Bubbe and Zeyde is a poem about Michael's grandparents, from his book "Quick, Let's Get Out of Here"
- Bubbe is the Yiddish word for grandmother, while Zeyde is the word for grandfather.
- The word "Bubbe" is also mentioned in Michael's Big Book of Bad Things.
Bubbe and Zeyde (my mum's mother and father).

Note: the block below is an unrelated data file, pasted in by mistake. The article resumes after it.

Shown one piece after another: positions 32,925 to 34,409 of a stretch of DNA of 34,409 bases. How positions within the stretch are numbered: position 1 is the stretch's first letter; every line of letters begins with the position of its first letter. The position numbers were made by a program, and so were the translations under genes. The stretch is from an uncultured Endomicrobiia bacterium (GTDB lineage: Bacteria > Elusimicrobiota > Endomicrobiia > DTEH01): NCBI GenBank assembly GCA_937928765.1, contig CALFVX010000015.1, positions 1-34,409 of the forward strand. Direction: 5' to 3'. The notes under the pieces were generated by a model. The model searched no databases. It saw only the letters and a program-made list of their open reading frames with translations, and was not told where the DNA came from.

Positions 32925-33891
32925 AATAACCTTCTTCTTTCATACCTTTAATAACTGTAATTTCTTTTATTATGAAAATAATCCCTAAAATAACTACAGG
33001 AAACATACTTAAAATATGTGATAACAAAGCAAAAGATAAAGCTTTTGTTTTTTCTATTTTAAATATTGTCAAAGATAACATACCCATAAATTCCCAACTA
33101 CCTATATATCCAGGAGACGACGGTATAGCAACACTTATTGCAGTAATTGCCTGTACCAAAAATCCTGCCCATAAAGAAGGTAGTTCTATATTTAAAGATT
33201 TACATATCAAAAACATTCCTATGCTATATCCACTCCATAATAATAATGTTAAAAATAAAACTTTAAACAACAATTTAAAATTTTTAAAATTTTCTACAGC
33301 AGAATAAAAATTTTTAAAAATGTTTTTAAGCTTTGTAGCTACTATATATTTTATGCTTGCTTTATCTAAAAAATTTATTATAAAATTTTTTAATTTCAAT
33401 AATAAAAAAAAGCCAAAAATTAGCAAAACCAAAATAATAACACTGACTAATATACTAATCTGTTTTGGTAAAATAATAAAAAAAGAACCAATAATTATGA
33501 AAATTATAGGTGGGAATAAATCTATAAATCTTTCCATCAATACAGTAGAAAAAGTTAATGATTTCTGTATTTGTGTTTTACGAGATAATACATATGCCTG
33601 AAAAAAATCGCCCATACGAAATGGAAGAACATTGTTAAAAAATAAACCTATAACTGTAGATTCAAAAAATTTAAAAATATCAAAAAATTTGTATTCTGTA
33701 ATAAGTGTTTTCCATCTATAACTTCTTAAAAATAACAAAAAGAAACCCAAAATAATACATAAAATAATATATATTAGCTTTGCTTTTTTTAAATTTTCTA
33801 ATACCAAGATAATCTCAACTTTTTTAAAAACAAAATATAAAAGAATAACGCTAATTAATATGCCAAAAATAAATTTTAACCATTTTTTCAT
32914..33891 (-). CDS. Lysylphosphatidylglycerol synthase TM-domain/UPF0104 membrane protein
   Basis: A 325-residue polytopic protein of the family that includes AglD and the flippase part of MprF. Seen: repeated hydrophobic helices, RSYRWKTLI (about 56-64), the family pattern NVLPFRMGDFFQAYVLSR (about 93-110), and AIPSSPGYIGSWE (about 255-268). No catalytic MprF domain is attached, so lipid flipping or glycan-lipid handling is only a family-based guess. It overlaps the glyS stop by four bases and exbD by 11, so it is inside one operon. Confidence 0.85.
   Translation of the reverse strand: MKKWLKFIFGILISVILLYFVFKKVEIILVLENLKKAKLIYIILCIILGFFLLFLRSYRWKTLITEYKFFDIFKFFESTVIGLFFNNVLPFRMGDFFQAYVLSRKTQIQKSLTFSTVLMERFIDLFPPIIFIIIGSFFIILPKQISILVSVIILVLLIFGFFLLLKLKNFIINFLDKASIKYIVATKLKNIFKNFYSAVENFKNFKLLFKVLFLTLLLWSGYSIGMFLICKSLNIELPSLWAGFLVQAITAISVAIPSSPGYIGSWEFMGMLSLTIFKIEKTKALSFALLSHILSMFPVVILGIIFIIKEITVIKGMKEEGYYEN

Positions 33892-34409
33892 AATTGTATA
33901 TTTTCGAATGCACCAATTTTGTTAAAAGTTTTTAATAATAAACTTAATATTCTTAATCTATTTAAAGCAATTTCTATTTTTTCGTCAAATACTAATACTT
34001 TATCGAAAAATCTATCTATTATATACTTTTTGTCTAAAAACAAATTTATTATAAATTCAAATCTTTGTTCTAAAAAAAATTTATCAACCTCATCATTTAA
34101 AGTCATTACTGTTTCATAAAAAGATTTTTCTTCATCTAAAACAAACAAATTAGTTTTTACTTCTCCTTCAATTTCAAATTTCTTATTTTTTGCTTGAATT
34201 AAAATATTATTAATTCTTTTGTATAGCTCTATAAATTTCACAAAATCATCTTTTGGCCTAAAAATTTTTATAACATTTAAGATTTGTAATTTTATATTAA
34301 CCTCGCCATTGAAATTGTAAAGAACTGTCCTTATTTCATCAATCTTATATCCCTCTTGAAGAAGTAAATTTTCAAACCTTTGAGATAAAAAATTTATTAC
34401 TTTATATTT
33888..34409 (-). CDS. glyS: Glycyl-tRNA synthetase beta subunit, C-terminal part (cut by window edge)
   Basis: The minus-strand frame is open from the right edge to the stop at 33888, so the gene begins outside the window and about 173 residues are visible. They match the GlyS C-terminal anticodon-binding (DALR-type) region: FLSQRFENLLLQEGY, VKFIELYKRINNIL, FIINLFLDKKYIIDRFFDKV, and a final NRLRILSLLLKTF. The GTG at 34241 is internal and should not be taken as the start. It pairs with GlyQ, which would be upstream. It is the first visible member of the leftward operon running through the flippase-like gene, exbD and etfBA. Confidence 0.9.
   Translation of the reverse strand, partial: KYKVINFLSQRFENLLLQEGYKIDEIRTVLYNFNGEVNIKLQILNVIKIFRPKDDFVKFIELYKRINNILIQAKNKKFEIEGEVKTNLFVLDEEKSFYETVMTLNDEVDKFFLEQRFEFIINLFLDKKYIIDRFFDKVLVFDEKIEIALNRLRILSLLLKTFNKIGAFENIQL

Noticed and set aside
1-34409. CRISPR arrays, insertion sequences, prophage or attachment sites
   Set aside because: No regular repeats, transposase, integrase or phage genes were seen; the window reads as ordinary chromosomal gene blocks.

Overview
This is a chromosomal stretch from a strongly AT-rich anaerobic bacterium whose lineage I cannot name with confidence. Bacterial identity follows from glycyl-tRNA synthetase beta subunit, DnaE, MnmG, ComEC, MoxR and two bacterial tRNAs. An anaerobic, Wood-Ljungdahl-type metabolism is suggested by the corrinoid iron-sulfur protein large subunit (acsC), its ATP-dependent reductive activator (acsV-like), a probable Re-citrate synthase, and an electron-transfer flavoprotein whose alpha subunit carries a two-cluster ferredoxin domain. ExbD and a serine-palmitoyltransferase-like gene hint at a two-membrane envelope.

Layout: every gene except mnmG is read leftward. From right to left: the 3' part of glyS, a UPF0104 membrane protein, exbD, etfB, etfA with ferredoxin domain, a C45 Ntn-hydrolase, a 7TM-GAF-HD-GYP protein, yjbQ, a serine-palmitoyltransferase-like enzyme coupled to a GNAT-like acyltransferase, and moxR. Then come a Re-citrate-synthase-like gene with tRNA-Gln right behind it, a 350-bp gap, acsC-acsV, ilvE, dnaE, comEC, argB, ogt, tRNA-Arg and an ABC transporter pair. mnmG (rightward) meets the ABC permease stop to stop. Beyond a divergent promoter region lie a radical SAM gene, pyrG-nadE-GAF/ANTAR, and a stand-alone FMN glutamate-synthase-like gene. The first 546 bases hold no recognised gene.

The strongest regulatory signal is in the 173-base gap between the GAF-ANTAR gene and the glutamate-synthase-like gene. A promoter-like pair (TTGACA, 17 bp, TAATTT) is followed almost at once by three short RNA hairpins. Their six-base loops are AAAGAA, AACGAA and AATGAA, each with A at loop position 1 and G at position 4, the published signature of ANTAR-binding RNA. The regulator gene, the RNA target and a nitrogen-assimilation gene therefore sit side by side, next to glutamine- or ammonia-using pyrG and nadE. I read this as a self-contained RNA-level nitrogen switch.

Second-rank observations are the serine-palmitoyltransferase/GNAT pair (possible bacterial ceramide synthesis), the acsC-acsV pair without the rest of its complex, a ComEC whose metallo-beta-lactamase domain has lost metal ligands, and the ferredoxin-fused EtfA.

We sometimes see them on Sunday. They live in a dark room at the end of a dark corridor, and Bubbe kisses us all when we arrive. She looks like my mum, but very silver and bent at the middle, which we’ll all look like one day, says Mum’s father. Dad always looks fed up because he doesn’t want to come, but Mum talks to them properly. Zeyde looks tired, and pretends that the half crown he's going to give me disappears into the ceiling, along with my nose if I’m not careful. “Snap!” And there’s his thumb, in his fist, and he beats me, at drafts, dominoes, snap, hare-and-hounds, and even dice. And he’s got a bottle with a boat in it. And we go for walks on Hackney Downs, which he calls “Hackney Dans”. And all the old men there say, “Hello, Frank.” And while we’re walking along, he says “What’s to become of us, Mickey? What’s to become of us?” And I don’t know what to answer. And he shows me to Uncle Heimey, who looked out of the window and said “Is that big boy your grandson, Frank?” Even though he knows my name, because that’s the way they talk. And when we get back, we eat chopped herring, or chopped liver, which is my favorite. And Bubbe tells stories that go on for hours, about people she knows who were ill, or people who’ve had to pay too much money, and at the end of the story, it always seems as if she’s being cheated. And once she took a whole afternoon to tell Mum how to make pickled cucumbers. And she kept saying, “Just add a little salt to taste, a little salt to taste. Just taste it and see if there’s enough salt. To make sure if there’s enough salt, just taste and see.” And she calls me, 'Tuttalah'. And rubs my hair and bites her lips as if I’m going to run away. And so she shakes her head and says, “Ay-ay-ay-ay-ay...”, but Zeyde goes to sleep in the old brown armchair, with his hands on the pockets of his flappy blue trousers. And when we go, Mum frowns. Zeyde holds my hand in his puffy old hand, and keeps ducking his head in little jerks, and says to us all, “Come again soon.” But I’d be afraid to go all the way on my own. It’s very dark, and the lavatory is outside, which is sometimes cold. She doesn’t like it when we go, and she kisses us all over again. And Dad walks up and down like he does at the station. And Mum keeps pushing me and poking me. And they both wave all the time we go into the distance, and I always wave back, because I think they like it. But Mum and Dad sit absolutely quiet, and nobody speaks for ages. Mum says, “Zeyde shouldn’t give me the money.”